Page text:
San Jose Council Candidate Falls Two Signatures Short of Qualifying for 2020 Ballot

It appears that local election officials cost Vinh Do his spot on the 2020 ballot.

Do, a financial advisor who planned to run for soon-to-term out San Jose Councilman Johnny Khamis’ District 10 seat, submitted his paperwork to City Clerk Toni Taber on Nov. 27. The first-time candidate turned it all in the morning before Thanksgiving, nine days before the nominations deadline and with 11 qualifying signatures more than the 50-name benchmark to land on the March ticket.

Taber told Do it would take just a day or two to verify each of the 61 names he submitted to her and which she relayed to the Santa Clara County Registrar of Voters (ROV).

But the Monday after Turkey Day rolled around and Do had yet to hear back. On Tuesday, three days before the deadline, Do says Taber told him she reached out to the ROV “multiple times.” With two days to spare, Do marched down to City Hall and demanded a new signature card—to no avail.

At 12:30pm on the final day to file, Do says he finally heard the bad news: He’d fallen two signatures short of qualifying.

Ironically, his competitors all submitted paperwork well after him but still qualified for the race. Ex-Brigade CEO Matt Mahan filed two days before deadline, businesswoman Helen Wang turned hers in one day ahead of schedule and Bay Area Women’s March President Jenny Higgins Bradanini came through with just hours to spare.

The whole experience has left Do more than a little frustrated about his first foray into politics. “I wanted to make sure there was time,” he says. “That’s why I turned it in early.”

Tough luck, Taber says.

With no other options, Do says he’ll explore the possibility of a write-in campaign.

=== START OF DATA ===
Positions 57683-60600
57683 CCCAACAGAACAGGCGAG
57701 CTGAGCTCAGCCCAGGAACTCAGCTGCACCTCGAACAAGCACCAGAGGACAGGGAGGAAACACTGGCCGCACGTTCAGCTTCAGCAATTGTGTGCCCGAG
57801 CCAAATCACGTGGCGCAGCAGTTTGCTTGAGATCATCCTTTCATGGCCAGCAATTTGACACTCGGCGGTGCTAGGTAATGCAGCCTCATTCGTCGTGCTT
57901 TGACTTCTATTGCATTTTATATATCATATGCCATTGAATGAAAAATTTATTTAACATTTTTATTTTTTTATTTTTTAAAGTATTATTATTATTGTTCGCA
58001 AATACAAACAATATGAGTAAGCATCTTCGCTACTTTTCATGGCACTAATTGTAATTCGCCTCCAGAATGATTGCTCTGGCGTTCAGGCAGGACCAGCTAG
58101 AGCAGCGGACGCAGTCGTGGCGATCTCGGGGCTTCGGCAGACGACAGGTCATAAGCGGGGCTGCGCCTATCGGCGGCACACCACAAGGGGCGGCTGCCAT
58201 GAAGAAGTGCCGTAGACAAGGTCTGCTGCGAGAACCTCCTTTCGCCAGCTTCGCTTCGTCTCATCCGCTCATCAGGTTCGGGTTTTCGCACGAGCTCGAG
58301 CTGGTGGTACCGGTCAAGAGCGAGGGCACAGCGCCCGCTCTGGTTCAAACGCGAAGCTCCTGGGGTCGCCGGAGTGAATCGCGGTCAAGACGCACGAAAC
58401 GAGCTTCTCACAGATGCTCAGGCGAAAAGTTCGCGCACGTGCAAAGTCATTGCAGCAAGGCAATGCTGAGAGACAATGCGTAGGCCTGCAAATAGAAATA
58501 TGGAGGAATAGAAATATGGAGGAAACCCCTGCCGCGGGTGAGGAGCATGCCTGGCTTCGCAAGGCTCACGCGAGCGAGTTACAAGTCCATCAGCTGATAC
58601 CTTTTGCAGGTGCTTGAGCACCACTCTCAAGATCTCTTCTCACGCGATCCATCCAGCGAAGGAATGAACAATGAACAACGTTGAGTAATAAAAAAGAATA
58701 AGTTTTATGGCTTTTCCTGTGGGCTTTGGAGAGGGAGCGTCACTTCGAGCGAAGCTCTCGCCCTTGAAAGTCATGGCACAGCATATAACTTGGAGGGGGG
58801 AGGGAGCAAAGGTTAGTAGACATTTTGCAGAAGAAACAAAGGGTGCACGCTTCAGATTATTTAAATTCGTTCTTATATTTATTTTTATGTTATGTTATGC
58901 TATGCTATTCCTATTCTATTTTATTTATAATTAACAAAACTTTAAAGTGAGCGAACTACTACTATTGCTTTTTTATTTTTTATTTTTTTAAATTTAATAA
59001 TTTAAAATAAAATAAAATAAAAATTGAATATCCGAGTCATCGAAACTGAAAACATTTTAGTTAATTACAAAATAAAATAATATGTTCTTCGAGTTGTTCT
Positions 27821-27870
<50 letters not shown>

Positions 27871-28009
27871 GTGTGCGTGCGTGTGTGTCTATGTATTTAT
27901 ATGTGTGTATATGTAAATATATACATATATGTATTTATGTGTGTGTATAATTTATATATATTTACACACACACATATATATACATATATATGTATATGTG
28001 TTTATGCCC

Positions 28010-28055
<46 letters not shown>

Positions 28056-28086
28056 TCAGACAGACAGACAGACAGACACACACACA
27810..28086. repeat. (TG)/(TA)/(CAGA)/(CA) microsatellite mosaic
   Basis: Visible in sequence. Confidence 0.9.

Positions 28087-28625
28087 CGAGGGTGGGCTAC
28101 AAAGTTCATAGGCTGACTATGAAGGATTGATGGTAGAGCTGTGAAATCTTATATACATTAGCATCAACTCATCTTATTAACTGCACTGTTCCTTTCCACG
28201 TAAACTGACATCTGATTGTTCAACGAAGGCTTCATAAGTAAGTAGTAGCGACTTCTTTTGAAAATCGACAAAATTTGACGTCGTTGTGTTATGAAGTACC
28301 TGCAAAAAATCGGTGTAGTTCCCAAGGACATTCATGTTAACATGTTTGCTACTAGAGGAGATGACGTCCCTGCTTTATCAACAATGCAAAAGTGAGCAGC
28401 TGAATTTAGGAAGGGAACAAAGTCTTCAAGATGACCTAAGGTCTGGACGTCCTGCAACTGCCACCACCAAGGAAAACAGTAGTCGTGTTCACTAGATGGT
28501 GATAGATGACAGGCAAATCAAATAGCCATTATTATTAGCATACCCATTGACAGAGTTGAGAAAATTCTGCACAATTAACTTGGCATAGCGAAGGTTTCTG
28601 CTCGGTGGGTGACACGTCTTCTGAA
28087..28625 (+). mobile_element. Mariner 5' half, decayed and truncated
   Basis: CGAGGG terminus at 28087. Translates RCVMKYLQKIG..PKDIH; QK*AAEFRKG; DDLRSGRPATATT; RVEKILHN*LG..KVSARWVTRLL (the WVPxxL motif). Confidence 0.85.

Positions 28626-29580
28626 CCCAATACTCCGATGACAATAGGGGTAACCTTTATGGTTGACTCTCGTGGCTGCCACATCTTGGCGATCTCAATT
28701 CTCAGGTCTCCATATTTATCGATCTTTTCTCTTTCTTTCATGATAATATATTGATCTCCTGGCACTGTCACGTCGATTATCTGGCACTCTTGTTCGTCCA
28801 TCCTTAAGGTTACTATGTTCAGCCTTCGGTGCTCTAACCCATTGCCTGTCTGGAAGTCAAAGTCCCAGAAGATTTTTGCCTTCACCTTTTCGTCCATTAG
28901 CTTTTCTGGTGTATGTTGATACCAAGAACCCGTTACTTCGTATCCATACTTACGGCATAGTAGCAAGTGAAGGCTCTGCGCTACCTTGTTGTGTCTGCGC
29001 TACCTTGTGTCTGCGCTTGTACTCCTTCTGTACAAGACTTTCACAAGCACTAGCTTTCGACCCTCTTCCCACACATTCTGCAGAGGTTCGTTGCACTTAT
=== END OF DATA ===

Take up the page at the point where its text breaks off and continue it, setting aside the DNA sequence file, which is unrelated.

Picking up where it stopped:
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  1. The general rule for signature gathering from people who’ve done campaigns requiring thousands of signatures is to get 30% (or is it 1/3?) more than you really need, so 50*1.30 = 65. Also there’s almost never time for a do-over or to add more signatures. Everyone learns a little more with each election.

  2. This is not the first time our famed Toni Taber has been remiss in her duties as our City Clerk. Nor is it the first time she has placed her thumb on the scale of Democracy. We must have clear and transparent elections and as well follow the proper city rules and regulations when it comes to appointees of citizens volunteering for service on commissions. It seems our City Clerk may have been remiss in her duties as well as her statement of “Bad Luck” shows disregard for the will of the people and as well flys in the face of due diligence on the part of a sworn City Official.

    • Hi Bruce,
      You might want to look further into the article – this particular failure was with the Registrar of Voters in verifying the signatures. The City Clerk’s Office does not maintain the voter roles and is not able to complete signature verification. Candidates are provided a nomination card with 30 spots. In order to qualify for the ballot, the candidate must be nominated by at least 20 qualified voters, but no more than 30. If the nomination petition is considered insufficient by the Registrar of Voters after their review, only then can the City Clerk’s office issue the supplemental nomination papers.

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